The MORPG-based Learning System for Multiple Courses: A Case Study on Computer Science Curriculum

The MORPG-based Learning System for Multiple Courses: A Case Study on Computer Science Curriculum

Kuo-Yu Liu (Department of Computer Science and Communication Engineering, Providence University, Taichung City, Taiwan)
Copyright: © 2015 |Pages: 21
DOI: 10.4018/ijdet.2015010106
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This study aimed at developing a Multiplayer Online Role Playing Game-based (MORPG) Learning system which enabled instructors to construct a game scenario and manage sharable and reusable learning content for multiple courses. It used the curriculum of “Introduction to Computer Science” as a study case to assess students' learning effectiveness on the subject of “computer network”. The sample was 56 freshman students, who were randomly assigned to two groups, one of which used the game-based learning and the other one the Web-based video lectures. Furthermore, this study also conducted the System Usability Scale (SUS) to measure satisfaction, usability and learnability of the developed management system for instructors. Five instructors were invited to participate in the practical use and evaluation. The results showed that game-based learning could be exploited as effective learning environments and game design system was usable and learnable for instructors to create learning games.
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1. Introduction

Games are a fundamental part of human existence, and the original motivation for all game-playing is learning. In other words, game-playing is a vital educational function for any creature capable of learning (Crawford, 1984). The emerging computer science, information technologies and Internet development brings game-design and game-playing from real worlds to virtual environments. Computer games have come into the mainstream in the past two decades. The fundamental motivation of learning from game-playing has been obliterated and replaced by other motivations such as proving oneself, social lubrication, looking for excitement and releasing pressure. The educational function of games has been substituted for entertainment purposes. Recently, a new term “edutainment” which is coined to mean the integration of “education” and “entertainment” has been defined for the domain of educational technology. “Edutainment” is a hybrid genre that relies heavily on visual material, on narrative or game-like formats, and on more informal, less didactic styles of address (Buckingham & Scanlon, 2000). The purpose of edutainment technology is to attract and hold the attention of the learners by engaging their emotions through a computer monitor full of vividly colored animations (Okan, 2003). According to the summarization by Embi and Hussain (2005), “edutainment” can be defined as “a place where children could enjoy what they learn with a combination of many media (sound, animation, video, text, and images) by simply using a computer mouse to point and click on a particular picture, word, or button; and stories as well as information that will come alive on a computer screen” and usually exists in the form of educational electronic games. Therefore, one approach to realize “edutainment” for effortless and entertaining learning is a well-designed computer game which attempts to integrate educational theories and various learning materials, the so-called “digital game-based learning (DGBL) (Prensky, 2003)”.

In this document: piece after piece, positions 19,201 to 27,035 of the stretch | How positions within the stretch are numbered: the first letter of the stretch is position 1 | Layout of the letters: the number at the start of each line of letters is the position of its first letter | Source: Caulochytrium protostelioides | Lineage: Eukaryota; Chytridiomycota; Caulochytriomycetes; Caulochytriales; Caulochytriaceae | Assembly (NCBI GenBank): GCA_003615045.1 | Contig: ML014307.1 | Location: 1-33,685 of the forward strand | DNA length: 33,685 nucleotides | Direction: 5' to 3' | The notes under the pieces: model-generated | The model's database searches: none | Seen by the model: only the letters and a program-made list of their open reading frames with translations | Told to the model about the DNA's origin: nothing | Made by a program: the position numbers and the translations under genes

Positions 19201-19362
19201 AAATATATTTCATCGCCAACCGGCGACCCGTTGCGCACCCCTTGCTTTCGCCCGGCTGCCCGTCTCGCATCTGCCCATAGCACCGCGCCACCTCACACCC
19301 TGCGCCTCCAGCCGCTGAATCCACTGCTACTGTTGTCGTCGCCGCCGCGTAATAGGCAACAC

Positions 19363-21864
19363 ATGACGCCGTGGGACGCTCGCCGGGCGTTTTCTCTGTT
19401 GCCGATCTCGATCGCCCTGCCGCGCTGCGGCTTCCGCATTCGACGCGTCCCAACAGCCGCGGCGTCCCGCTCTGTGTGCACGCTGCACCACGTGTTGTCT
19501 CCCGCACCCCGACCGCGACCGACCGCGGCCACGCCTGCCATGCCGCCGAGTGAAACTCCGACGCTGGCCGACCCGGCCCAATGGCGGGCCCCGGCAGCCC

After years of research and proselytizing by proponents, DGBL has become more and more important in the past decade. Many studies were conducted to investigate the effectiveness of educational computer games for various courses, such as mathematics, software engineering, civil engineering, business, computer science, geography, language learning and decision science (Hwang & Wu, 2012). This trend of widespread public interest in games as learning tools is because of the combined weight of three factors. The first factor is the ongoing research conducted by DGBL proponents. The second factor involves today’s “net generation,” or “digital natives,” who have become disengaged with traditional instruction. Finally, the third factor is the increased popularity of games (Van Eck, 2006). Thus, research over many years have indicated that game-based instructional programs are more effective on learning and the instruction that incorporated game features can increase students’ learning motivation (Burguillo, 2010; Dickey, 2011a; Garris, Ahlers & Driskell, 2002; Harris & Reid, 2005).

On the previous research work, Malone (Malone, 1981) identified three main ways in which games were able to motivate players: fantasy, challenge and curiosity. Prensky (2003) considered that an effective educational game design must balance between fun and educational value. Recently, a review of the literature has indicated that games can lead to better cognitive, skill-based, and affective outcomes (Wilson, Bedwell, Lazzara, Salas, Burke, Estock, ... & Conkey, 2009). Papastergiou (2009) proposed a computer game to assess the learning effectiveness and motivation on learning computer memory concepts. The result showed that the gaming approach is both more effective in promoting students’ knowledge and more motivational than the non-gaming approach.

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